Vector Artwork Explained
Have you ever wondered what a vector graphic is?
Graphic files come in many different formats, from jpeg to gif. Each type of graphic may vary on compression or algorithm, but all graphic files are similar. There are two types of graphics: raster and vector.
- Vector files have file extensions like .svg .pdf .ai .eps – so if your designer gives you those – Keep these ones even if you can't open them. They are source files.
- Files types with extensions like .jpg .png .gif are great for web and email and are probably the files you can open, but these can't be blown up. Don't use a graphic designer if all they give you are pixel graphics for your brand.
Cameras take photographs at various resolutions, and all of these photographs are a series of points and colours. Unlike what you may have seen in the movies, you can't blow up a small image and enhance its resolution. To better understand this, let's take a look at the progression of cameras.
Vector files are different. They can be increased to any size and will always maintain clean lines. Vectors can be small files because they only include the lines and shapes rather than information about each pixel.
Images and photos taken with a camera (or "raster" images) cannot be vector files. Vector files need to be drawn or created as a collection of shapes. You can use some tools to "trace" raster images to create vector files, but these tools still need a lot of work to make a vector resemble the original rasterized image.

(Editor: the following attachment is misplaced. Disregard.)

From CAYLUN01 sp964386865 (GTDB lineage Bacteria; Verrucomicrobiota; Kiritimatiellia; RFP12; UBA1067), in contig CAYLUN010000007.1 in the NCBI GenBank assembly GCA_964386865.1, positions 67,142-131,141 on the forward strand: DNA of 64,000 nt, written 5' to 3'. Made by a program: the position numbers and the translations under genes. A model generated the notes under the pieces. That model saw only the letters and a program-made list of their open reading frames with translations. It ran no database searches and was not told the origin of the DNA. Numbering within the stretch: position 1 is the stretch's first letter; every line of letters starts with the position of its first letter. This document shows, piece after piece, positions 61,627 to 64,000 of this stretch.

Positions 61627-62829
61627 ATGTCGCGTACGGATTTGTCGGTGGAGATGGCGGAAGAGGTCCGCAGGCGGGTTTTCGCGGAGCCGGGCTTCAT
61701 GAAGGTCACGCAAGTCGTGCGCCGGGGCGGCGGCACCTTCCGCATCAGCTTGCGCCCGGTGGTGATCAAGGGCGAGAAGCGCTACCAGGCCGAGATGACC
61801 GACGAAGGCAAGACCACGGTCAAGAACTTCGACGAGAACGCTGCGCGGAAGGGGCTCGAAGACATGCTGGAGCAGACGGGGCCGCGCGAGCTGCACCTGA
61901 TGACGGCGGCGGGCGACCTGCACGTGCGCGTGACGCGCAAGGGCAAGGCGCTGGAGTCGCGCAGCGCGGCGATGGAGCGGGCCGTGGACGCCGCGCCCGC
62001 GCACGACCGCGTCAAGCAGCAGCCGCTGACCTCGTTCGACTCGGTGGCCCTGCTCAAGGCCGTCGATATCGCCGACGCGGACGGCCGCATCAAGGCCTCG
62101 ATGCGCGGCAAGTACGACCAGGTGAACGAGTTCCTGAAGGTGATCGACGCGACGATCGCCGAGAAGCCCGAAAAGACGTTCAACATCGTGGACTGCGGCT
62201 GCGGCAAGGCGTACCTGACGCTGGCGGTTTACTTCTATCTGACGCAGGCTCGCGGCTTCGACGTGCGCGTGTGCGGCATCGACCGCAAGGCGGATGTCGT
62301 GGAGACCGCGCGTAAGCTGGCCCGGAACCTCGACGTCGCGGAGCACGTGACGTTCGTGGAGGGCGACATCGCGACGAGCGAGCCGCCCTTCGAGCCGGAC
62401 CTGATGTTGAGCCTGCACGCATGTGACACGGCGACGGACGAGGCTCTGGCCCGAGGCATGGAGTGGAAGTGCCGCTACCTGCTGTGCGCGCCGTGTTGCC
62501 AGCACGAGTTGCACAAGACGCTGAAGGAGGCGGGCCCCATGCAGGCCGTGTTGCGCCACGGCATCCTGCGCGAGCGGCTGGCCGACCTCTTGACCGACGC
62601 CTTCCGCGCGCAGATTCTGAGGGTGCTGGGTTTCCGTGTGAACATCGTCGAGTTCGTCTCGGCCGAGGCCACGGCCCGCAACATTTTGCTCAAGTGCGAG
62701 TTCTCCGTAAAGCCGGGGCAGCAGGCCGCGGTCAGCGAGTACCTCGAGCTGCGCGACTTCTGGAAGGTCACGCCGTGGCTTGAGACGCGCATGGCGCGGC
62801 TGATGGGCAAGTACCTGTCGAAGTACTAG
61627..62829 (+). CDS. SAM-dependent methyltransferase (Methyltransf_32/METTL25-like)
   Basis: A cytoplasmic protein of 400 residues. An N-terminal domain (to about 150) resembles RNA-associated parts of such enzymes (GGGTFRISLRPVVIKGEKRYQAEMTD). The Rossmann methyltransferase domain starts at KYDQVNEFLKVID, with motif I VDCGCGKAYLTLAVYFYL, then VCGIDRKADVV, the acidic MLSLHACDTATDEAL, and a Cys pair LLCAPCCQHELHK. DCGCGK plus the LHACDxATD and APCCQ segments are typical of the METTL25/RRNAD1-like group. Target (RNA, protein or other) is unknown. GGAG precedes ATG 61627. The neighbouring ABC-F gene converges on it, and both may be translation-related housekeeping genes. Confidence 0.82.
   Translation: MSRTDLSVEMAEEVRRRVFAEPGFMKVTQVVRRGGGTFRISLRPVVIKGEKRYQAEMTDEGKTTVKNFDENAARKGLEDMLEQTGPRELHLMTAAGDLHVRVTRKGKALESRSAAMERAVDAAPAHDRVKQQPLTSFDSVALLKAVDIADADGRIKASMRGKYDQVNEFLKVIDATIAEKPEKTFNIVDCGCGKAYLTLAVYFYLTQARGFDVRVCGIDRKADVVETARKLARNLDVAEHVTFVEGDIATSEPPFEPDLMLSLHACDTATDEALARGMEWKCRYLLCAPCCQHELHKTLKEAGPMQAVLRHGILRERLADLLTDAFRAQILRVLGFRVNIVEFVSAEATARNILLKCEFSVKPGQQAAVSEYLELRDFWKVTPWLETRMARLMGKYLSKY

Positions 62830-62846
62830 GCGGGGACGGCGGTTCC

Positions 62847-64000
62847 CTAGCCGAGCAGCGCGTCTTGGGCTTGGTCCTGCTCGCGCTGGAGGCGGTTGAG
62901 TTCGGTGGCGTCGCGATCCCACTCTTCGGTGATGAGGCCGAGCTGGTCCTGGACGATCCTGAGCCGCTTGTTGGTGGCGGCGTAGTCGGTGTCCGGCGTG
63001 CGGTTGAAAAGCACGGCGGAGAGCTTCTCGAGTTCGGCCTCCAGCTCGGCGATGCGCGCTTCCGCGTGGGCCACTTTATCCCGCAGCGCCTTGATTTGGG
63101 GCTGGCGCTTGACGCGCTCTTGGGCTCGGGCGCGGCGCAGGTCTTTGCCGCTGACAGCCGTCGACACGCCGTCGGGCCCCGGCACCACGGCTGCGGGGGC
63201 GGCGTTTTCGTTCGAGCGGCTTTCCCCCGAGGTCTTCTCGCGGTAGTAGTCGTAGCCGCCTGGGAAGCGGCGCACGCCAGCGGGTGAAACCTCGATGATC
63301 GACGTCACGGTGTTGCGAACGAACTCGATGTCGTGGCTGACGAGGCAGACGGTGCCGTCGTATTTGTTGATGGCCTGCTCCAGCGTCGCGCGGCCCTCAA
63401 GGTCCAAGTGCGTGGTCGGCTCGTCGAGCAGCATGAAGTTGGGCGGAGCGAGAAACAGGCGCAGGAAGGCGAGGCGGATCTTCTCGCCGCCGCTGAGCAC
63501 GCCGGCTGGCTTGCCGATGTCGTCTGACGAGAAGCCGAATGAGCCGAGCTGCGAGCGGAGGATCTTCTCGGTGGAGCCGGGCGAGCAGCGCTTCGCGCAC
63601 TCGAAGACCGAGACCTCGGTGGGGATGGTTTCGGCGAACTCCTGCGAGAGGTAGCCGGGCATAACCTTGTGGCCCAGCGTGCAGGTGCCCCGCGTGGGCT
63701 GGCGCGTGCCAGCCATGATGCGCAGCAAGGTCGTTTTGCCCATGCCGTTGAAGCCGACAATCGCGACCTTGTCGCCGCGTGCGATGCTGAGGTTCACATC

If you've tried to get printing done for your company, you've heard the word vector before. Print companies ask for it, designers ask for it, and it's worth taking a few minutes to understand.
Not everything can be a vector file. Photographs, for example, can't be vector because they are pixel-based by nature. Logos and illustrations, however, should be.
File sizes matter. If you are sending an illustration formatted correctly in vector, you will notice the small file size. Not matter what size the print or view is. However, the larger the photograph, the larger the file. Something that is poster-sized in vector might be small and great for email. But a raster file with a decent resolution will be huge in comparison, making email out of the question.
Photo files are large (... huge) because they contain instructions for every pixel. Vectors merely include lines, shapes, and colours.
Your brand artwork should always be vector
You can sometimes render the vector with special effects to make it 3D or give it unique characteristics in certain use cases, but you should use a vector version for standardization.